Ms. Splosion Man
Available as a downloadable XBLA title, Splosion Man was a rather impressive hit for indie studio Twisted Pixel, applying a great sense of humor and astounding game-design skill to the puzzle platformer genre. Oddly, for a game and studio so entrenched in originality, they've gone back to the well for Ms. Splosion Man, applying the feminine title and bow of Ms. Pac-Man to their explosive lunatic, and, like the legendary maze-dweller before it, created an instant classic and an improvement over their previous production. Continuing where the first game ended, it's more of the same, as the scientists who battled Splosion Man have accidentally created a distaff version, and now attempt to stop her. Somehow, despite the DNA being very much the same game, it feels fresh and somehow more fun, thanks in large part to the main character's loopy personality and an unwillingness to rely on the first game's laurels.
Ms. Splosion Man has a simple concept: Get from point A to point B, killing scientists and getting around traps along the way. To do so, you make yourself explode to "leap" up and/or forward, up to three times before needing to recharge by walking or other options. You'll explode numerous items as you traverse each stage, including lots of barrels and switches, which let you fly higher and open pathways. It's a very puzzle-heavy experience, as you are a part of what's essentially a huge Rube Goldberg device, putting the pieces in place as you go. The thing is, you're moving through these areas at incredibly high speeds, covering areas of immense heights and facing a variety of foes, frequently needing to make split-second decisions to avoid trouble coming at you from all directions (and frequently from just off-screen.)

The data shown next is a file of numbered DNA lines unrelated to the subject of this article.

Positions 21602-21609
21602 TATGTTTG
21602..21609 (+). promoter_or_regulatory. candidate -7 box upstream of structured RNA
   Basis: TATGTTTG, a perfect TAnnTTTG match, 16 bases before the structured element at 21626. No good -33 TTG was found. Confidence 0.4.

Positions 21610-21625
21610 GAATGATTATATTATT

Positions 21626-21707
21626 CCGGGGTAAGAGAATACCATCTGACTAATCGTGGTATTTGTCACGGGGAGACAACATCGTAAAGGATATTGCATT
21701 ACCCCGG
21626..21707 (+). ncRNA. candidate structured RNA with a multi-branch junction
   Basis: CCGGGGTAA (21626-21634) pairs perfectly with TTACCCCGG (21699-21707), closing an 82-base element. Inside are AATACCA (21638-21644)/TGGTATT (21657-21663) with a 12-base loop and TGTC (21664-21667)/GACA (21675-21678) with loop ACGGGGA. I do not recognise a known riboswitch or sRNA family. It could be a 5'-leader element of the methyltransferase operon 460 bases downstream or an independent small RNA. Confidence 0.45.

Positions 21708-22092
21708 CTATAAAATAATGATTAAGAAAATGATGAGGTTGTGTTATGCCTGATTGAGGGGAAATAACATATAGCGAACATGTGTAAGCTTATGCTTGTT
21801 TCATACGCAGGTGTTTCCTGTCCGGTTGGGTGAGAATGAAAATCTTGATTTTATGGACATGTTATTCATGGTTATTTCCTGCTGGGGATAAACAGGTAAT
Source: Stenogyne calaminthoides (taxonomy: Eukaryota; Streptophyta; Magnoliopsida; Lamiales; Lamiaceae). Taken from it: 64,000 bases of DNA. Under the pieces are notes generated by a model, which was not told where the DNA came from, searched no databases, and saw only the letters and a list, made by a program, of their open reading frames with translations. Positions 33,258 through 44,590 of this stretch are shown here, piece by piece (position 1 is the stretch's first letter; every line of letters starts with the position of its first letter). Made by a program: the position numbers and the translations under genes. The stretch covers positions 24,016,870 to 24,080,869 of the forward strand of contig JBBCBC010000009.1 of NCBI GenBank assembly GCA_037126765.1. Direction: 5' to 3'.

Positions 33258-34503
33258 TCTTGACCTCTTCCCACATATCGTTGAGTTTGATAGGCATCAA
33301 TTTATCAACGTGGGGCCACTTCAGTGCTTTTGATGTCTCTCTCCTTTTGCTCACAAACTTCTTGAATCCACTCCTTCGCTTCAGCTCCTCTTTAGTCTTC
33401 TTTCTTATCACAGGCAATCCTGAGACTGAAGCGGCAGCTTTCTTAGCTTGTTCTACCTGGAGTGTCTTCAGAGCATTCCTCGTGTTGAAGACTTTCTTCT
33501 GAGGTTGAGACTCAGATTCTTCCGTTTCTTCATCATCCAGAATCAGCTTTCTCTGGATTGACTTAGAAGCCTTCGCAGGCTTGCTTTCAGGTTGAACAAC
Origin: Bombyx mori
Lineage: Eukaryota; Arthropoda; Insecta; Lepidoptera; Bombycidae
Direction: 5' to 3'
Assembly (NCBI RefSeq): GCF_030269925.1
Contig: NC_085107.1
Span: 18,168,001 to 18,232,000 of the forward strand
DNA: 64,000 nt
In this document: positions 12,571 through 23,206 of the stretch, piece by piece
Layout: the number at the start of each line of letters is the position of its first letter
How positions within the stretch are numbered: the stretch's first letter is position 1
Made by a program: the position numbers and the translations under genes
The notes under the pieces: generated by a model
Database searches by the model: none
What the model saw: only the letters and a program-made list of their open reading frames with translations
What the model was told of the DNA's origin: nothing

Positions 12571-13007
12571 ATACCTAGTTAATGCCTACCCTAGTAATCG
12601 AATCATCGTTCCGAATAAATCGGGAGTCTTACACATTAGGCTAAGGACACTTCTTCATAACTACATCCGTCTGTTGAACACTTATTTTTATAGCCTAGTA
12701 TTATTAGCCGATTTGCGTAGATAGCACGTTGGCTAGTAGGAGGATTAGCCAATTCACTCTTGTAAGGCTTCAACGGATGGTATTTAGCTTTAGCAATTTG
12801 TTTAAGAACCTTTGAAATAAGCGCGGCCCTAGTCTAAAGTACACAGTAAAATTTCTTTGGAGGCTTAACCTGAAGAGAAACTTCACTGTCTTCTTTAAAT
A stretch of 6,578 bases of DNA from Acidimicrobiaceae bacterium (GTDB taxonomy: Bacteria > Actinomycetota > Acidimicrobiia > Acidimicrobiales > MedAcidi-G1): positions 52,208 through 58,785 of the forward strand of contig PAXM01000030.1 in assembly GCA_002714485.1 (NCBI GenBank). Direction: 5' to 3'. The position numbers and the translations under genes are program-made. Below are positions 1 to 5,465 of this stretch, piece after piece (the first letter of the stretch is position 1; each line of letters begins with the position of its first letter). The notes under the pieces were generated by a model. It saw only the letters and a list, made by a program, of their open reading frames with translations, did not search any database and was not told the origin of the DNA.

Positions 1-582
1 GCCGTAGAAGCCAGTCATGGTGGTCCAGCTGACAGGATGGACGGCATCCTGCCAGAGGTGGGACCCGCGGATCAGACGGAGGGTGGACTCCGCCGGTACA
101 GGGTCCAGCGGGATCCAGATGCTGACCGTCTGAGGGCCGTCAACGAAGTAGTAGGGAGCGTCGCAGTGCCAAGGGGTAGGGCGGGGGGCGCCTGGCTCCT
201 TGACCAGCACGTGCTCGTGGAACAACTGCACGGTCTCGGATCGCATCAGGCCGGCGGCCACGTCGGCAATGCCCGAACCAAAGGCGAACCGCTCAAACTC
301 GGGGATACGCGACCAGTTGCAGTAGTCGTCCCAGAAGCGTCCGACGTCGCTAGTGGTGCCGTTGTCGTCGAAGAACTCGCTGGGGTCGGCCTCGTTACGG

Now, the high-energy action and non-stop variety of traps, devices and enemies are just part of what makes this game a blast (both literally and figuratively.) The other part of the equation is the sense of humor. The game is just simply fun, with little animation details that are terrific, references to video-game and pop culture legends, including an unusually large number of gags about Total Recall and a fun overall vibe. There's one element, Mandy, a fleshy character you can use as protection from lasers, who embodies this loose atmosphere, as she has her own theme song and she sheds deli meats when blasted by weapons. It's just one example of the bizarre feel the game lives by (which plays out right through the final battle and ending, both of which rank among the greatest EVER.) Ms. Splosion Man is key to the comedy in this game, as her dialogue is mainly made up of a bizarre mix of song lyrics and pop culture references (mostly to portray her as a stereotypical girly girl) and it keeps things very enjoyable. It's so good, I would have swore the voice was provided by veteran voice artist E.G. Daily, but it's anime voiceover artist Monica Rial providing the laughs (and doing a great job of it.)